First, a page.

Tungsten’s Early Payment proposition is being communicated through lots of tactics to our captive audience, as you recognize, who are doing that through direct conversations with larger suppliers, who are doing that through digital mediums at our portal, and other places. It’s our intent to personally increase that awareness, help folks understand the power of the proposition. It’s a reason that Tungsten has chosen to put itself into a regulated environment as a bank. Ours is a global platform serving global buyer organizations and their global suppliers. When those suppliers seek financing, they’re not just doing it here in the US, but they’re doing it in markets around the globe. For Tungsten to be able to be that global platform that we’ve just positioned ourselves to be, we need to be able to provide capital in other jurisdictions – jurisdictions that may require heavily regulated activity. The bank allows us to fulfill that global approach we’re taking to our activities. Point one.
Point two, the small- and medium-sized enterprises often want confidence that they’re trading with a safe and sound counterparty. Tungsten as a banker, we’re a fiduciary, a regulated entity. We need to make that known to the SMEs so they have confidence in clicking that green button. That’s a big part of our activity.
And lastly, regarding your specific question I would offer you this: Increasingly, municipalities are coming to understand that if they can deploy the benefits and business efficiencies of electronic invoicing, they’re able to use their municipal payables, not higher taxes, to energize the small businesses and startups in their economy. We’re working with municipalities to understand that. As soon as they do, they see that the velocity of their payments into a marketplace begins to help with the working capital management of their suppliers. And then they point to the performance of Tungsten’s Early Pay and show that, as a viable, perhaps preferred financing mechanism for their local businesses. We’re getting great reception to that. Again, to the higher purpose, we really think we have something that helps address economic growth and municipalities in states that have stressed balanced sheets and increasingly need that help.
“Cracking the Code” of B2B Payments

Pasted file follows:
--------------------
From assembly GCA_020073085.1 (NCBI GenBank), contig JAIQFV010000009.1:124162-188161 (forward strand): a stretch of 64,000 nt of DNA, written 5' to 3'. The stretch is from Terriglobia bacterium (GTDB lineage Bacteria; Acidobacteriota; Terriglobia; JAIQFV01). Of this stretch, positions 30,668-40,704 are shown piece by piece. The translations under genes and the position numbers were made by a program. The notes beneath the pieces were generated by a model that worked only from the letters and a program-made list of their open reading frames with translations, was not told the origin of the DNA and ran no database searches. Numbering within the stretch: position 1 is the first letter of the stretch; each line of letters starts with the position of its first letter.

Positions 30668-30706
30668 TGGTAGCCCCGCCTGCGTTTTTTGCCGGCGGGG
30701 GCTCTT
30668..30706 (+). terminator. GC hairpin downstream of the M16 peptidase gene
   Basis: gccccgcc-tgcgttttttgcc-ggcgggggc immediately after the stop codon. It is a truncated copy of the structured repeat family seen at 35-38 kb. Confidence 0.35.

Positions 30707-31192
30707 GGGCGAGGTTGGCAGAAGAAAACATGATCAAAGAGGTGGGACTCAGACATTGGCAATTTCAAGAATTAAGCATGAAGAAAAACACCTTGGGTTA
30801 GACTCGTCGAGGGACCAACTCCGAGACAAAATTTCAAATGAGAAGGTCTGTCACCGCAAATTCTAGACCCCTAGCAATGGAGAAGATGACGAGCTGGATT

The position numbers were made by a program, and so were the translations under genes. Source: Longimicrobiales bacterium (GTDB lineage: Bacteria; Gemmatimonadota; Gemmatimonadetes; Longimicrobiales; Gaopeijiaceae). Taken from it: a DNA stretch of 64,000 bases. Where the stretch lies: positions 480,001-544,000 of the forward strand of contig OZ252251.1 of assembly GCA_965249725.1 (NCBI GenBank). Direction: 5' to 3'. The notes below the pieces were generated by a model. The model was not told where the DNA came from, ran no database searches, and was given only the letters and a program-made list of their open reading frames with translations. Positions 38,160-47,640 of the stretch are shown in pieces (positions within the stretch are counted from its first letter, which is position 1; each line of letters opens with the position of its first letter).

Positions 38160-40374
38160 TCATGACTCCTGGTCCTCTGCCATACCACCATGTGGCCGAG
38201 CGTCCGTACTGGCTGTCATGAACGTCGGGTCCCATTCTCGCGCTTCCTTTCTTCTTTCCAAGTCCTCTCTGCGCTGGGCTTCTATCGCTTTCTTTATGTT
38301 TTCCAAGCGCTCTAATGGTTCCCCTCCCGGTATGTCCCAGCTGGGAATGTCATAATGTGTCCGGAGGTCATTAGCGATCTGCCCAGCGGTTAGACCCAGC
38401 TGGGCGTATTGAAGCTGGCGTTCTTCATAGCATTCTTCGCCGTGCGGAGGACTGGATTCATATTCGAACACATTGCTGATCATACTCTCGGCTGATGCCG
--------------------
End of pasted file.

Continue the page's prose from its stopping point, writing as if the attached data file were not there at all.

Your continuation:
KW: That’s a really interesting angle and as a taxpayer I’m all for it! Final question: B2B payments has always been very difficult. There is lots of friction, and networks like Tungsten have often experienced great difficulty getting traction. It sounds as though you’ve overcome those obstacles and you do have a very robust buyer/supplier network that is engaged in invoicing and, now, with supply chain financing. How have you cracked the code on B2B payments? What have you done that others, perhaps, haven’t been able to do as well?
RH: I hear several themes to your question. The first I’d offer you is that removing paper from the payables process is really a no-brainer. The cost savings, the visibility increase, the better control that comes from it, it is so demonstrable and quantifiable that it’s not an “if,” it’s a “when” for large businesses around the globe. In many, and in fact most, where they use it, it’s not always for their entire supply chain. Not all supply chains are delivering invoices digitally. Regarding cracking the code, what Tungsten has firstly done is given these large corporate procurement organizations easy access to, and visibility into, their spend activity. That is, where letting them quickly and easily access all of this invoice activity down to a line-item level, so that they can become smarter about their procurement activity. They can identify price variances. They can have better control over their procurement rules, which aren’t always followed. And they can better manage their supply chain in terms of its numbers, the “wheres,” and the “whens”. And that additional information, allowing them to be quick and better decision makers, initiates a thinking in these buyer organizations: my gosh, if we can run more of our paper invoices digitally, we’ll have more access to this kind of relevant information.
That reinforcing activity is causing these companies to run much greater volume across Tungsten’s network. We’re watching as our client base is truly turning over their entire master vendor list. That’s a fundamental change from where the industry itself has been, and certainly where our predecessor company had been. In every one of those new suppliers, invoice flows represent financing activity, opportunity to liquefy a receivable. As soon as the message about Tungsten’s Early Payment gets out and permeates, we have no doubt that because of the strength of its benefits, they will make use of it. That’s what we’re seeing.
The last comment I’ll make is that the industry has done a lot to try to join up financing with digital receivables through dynamic discounting and some of those methods. But those have been replete with unintended consequences. They’ve been delivered into the payables department, not to the treasury department where investors are making asset liability management decisions. Tungsten as a bank, and the proposition we’re making available, really allows buying organizations to participate in a risk-adjusted returns of supply chain financing, but without any unintended consequences. Because we’re eliminating some of those barriers, the programs become more robust, and some of the problems inherent in the historical approaches go away. I think that’s why we’re beginning to see the traction that we are.